Following enforcement action, three major secondary ticketing websites have pledged to make improvements. However, Viagogo is yet to act.
StubHub, GetMeIn! and Seatwave have formally committed to ensuring better information will be given about tickets being resold through their platforms.
The pledge from the secondary ticketing sites builds on changes they had already made during the course of the Competition and Markets Authority’s (CMA) investigation.
Viagogo hasn’t currently agreed to make changes that the CMA considers necessary.
Therefore, the CMA has notified Viagogo that it will take action through the courts, unless it promptly commits to satisfactorily addressing the CMA’s concerns.
The pledge from the secondary ticketing sites builds on changes they had already made during the course of the CMA’s investigation.
Viagogo fails to commit to CMA changes
The CMA raised the same concerns about how information is provided to customers with a fourth platform, Viagogo, in addition to other issues, including a historic failure to comply with a commitment given in 2015.
The Advertising Standards Authority (ASA) also singled out Viagogo earlier this year and banned it from using the terms ‘official site’ and ‘100% guaranteed’ on the tickets it lists. Both terms suggest it’s an official primary ticketing agent, not a secondary marketplace.
Tickets sold without crucial information
An investigation into secondary ticketing sites that Which? conducted last year found Viagogo was a repeat offender when it comes to selling tickets with strict anti-resale conditions.
Viagogo charged up to 34% in fees – and failed to show the full VAT-inclusive price until we clicked through to add payment details.
Our research also spotted prices quoted in sterling but then charged in other currencies, for example, euros or Swiss francs.
Telephone customer service is limited to those with tickets for events within 72 hours and Which? members reported difficulties getting a response via email.
Which? researchers took a snapshot of tickets to 12 popular events released in 2017 and found that Viagogo had paid-for Google ads placing it at the top of the list in seven cases.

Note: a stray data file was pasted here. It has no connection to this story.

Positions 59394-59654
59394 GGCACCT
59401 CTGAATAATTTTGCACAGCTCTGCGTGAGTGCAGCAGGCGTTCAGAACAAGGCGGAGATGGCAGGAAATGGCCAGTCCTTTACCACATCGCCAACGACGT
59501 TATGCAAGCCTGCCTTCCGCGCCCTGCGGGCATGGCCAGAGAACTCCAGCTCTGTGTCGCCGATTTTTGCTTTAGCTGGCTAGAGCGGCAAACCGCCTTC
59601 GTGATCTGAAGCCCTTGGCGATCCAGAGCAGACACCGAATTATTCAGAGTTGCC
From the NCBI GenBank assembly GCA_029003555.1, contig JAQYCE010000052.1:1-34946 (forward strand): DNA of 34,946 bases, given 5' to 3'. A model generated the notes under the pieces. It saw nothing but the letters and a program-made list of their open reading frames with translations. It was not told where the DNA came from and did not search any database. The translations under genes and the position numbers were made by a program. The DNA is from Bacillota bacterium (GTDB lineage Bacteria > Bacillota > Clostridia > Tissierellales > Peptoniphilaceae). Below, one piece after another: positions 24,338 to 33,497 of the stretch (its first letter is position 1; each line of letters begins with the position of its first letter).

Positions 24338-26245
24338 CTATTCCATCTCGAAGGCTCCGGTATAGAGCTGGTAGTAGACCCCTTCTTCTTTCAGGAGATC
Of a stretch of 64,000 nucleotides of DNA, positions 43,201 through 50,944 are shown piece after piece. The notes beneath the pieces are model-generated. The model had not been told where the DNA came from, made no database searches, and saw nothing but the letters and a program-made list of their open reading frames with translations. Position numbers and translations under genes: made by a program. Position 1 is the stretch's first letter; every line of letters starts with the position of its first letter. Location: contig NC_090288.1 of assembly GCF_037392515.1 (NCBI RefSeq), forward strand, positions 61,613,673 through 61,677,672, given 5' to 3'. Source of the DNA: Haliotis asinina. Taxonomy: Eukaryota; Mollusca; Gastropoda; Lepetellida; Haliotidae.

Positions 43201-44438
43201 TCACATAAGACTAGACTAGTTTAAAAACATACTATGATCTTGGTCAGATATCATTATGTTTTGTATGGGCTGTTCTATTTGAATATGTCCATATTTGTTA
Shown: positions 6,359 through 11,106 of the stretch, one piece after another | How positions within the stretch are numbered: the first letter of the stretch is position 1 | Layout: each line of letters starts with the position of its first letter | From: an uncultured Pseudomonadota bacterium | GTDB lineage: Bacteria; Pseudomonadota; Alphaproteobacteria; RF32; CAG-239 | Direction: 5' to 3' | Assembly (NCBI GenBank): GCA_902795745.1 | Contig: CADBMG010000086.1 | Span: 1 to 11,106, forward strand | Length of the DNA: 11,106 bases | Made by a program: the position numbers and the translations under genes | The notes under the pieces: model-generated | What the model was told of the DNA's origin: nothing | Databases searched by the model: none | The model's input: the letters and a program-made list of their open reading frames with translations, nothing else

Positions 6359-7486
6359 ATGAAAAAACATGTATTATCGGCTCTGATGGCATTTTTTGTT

Google has since banned secondary ticketing websites from implying they’re primary ticket sellers if they wish to advertise through Google Adwords, and instructed them to be more transparent about pricing.
Which? has repeatedly exposed secondary ticketing websites
Alex Neill, Which? managing director of home products and services, said: ‘We have repeatedly exposed secondary ticketing websites, including Viagogo, for playing fast and loose with the rules, and putting people at risk of getting a raw deal on tickets. So we welcome this strong action from the competition authority.
‘The biggest players in the market must swiftly make the changes agreed with the CMA, so that consumers are no longer misled and have the information they need when looking to buy tickets through secondary ticketing websites.’
New changes secondary ticketing users will see
The changes the other three secondary ticketing sites have committed to are intended to help you decide whether buying a ticket is worthwhile, as well as pick up the best deal.
The secondary ticketing sites are committing to making the following clear:
- Whether there is a risk you might be turned away at the door
- Which seat in the venue you will get
- Who’s selling the ticket, so you can benefit from enhanced legal rights when buying from a business.
To ensure people can easily find this vital information, the StubHub, GetMeIn! and Seatwave will make significant changes to the way they gather and display it.
They will make it mandatory for sellers to provide this information when listing a ticket, routinely carry out their own checks on primary ticket sellers’ websites about resale restrictions and act promptly if event organisers tell them that information is missing.
- Read our step-by-step guide with top tips to protect yourself from dodgy ticket selling online.
Be careful buying tickets online
Buying tickets online can sometimes be tricky – especially if it isn’t clear whether or not the ticket seller is official or if tickets fail to turn up in time for event.
If you’re thinking about buying from unauthorised ticket sellers for an event, our guides can help you to spot whether a ticket seller is official and tell you what to do if things go wrong.